a Defibrillator Vest

Pacemakers and Vests

Once I said that although I wanted to give up, there was something in me telling me to keep pushing. I went home after that doctor's visit and went straight to sleep. I didn’t want to think about it, I just wanted to sleep that feeling off.

Moving forward

Wearing a life vest

Some time had gone by and another discussion with the doctor took place. They said that until I decided if and when I wanted to get the pacemaker, I needed to wear a life vest. I didn’t know exactly what that meant, I just knew it was going to be an uncomfortable feeling.

The hardest part

Just to fast forward a little, the time came where I had to make my way to the hospital to get the life vest put on. With it came all the instructions on how to properly wear it, the do and don’ts. The hardest part for me was being limited in taking showers and how quick they had to be.

Making the decision

Couldn't bear it

My vest weighed about 5 pounds and having to put it on and off every day became exhausting for me. I was afraid to have surgery for the pacemaker so I was really stalling by wearing the vest. But after experiencing it and not being able to bear it emotionally, I decided to go ahead and have the surgery. I just couldn’t bear going to school and people discovering I had the vest on.

Hiding from everyone

The thing was, I hid my heart disease from everyone. Nobody knew at that time. I wanted to appear normal, and if someone figured it out, I didn’t know how I would react or respond. I just knew I didn’t want that to happen. High school was challenging and I didn’t want to be picked on or pointed out as a sick person.

Having the surgery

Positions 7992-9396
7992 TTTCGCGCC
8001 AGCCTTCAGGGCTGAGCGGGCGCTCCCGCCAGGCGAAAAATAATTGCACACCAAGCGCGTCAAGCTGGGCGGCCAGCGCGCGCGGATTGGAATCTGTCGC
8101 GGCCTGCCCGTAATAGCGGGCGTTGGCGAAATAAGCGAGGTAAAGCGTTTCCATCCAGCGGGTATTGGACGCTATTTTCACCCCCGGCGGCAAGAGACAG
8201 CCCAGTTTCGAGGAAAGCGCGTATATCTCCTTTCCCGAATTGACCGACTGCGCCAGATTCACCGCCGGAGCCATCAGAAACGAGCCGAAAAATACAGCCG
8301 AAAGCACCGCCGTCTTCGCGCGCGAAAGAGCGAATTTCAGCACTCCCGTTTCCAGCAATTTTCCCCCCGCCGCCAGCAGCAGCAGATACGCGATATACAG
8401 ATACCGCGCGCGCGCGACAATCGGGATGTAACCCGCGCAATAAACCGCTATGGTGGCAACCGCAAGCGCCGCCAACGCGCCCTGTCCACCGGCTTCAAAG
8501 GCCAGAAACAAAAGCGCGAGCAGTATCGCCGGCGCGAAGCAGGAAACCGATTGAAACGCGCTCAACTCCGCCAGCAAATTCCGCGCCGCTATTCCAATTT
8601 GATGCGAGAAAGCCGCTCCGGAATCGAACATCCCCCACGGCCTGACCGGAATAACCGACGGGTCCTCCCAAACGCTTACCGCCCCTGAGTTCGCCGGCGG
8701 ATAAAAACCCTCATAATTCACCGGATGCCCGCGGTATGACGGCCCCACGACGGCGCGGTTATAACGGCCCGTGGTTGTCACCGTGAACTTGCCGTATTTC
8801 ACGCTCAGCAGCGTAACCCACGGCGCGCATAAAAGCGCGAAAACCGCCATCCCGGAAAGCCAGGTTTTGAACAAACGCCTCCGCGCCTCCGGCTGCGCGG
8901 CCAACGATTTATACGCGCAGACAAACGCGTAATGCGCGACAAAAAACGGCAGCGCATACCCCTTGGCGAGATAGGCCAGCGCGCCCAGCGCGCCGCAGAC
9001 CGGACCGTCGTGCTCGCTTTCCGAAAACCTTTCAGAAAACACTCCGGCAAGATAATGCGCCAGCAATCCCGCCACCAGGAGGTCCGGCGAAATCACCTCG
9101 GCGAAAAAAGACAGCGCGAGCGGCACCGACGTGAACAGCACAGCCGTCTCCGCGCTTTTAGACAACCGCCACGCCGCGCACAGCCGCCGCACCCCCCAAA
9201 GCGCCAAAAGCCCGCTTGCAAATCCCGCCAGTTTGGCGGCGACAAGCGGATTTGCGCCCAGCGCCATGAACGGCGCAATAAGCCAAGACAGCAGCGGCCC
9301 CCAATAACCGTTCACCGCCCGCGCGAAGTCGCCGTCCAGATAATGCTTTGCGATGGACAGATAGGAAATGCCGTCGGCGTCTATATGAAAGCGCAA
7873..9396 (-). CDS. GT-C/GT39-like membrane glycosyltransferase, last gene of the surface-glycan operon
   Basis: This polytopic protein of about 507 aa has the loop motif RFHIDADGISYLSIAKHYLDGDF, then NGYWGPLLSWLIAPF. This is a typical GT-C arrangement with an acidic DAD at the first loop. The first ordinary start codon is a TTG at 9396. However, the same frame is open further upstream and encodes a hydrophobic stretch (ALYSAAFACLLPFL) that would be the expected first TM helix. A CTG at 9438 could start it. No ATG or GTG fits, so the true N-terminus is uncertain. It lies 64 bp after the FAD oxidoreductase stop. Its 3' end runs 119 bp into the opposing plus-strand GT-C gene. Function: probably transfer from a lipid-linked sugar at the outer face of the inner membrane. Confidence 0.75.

Leaning on faith

With all that in my head, I went ahead and scheduled my surgery. Unsure of what would happen, nervous, and scared, I let my faith override it because the pacemaker had to be put in. Every moment I had I found myself praying, asking God to be in that operating room with me when that time came. Having my health fail me more caused me to graduate school earlier and also prepared me for my upcoming procedure.

My life changed

May 2008 my pacemaker was inserted and my life was officially changed. The first surgery in my life had taken place. I made it from the age of 12 thinking every year I would have surgery. Getting to the age of 17 was bittersweet, sweeter because I was old enough to really process it and understand what was happening. That meant a lot to me. It's nothing I can really explain just an inner feeling that gave me peace.

Back to myself

I have to say I did great for my first surgery and recovery was great as well. My doctor was amazed at how well my scar healed and I was back to myself quickly. Keep in mind, I was 17 years old, young, and fresh because the second pacemaker was a different story and one I will tell you about at another time.

Do you have a surgery experience you'd like to share? Click the button below to get started!

By providing your email address, you are agreeing to our privacy policy.

This article represents the opinions, thoughts, and experiences of the author; none of this content has been paid for by any advertiser. The Heart-Failure.net team does not recommend or endorse any products or treatments discussed herein. Learn more about how we maintain editorial integrity here.

Join the conversation

Please read our rules before commenting.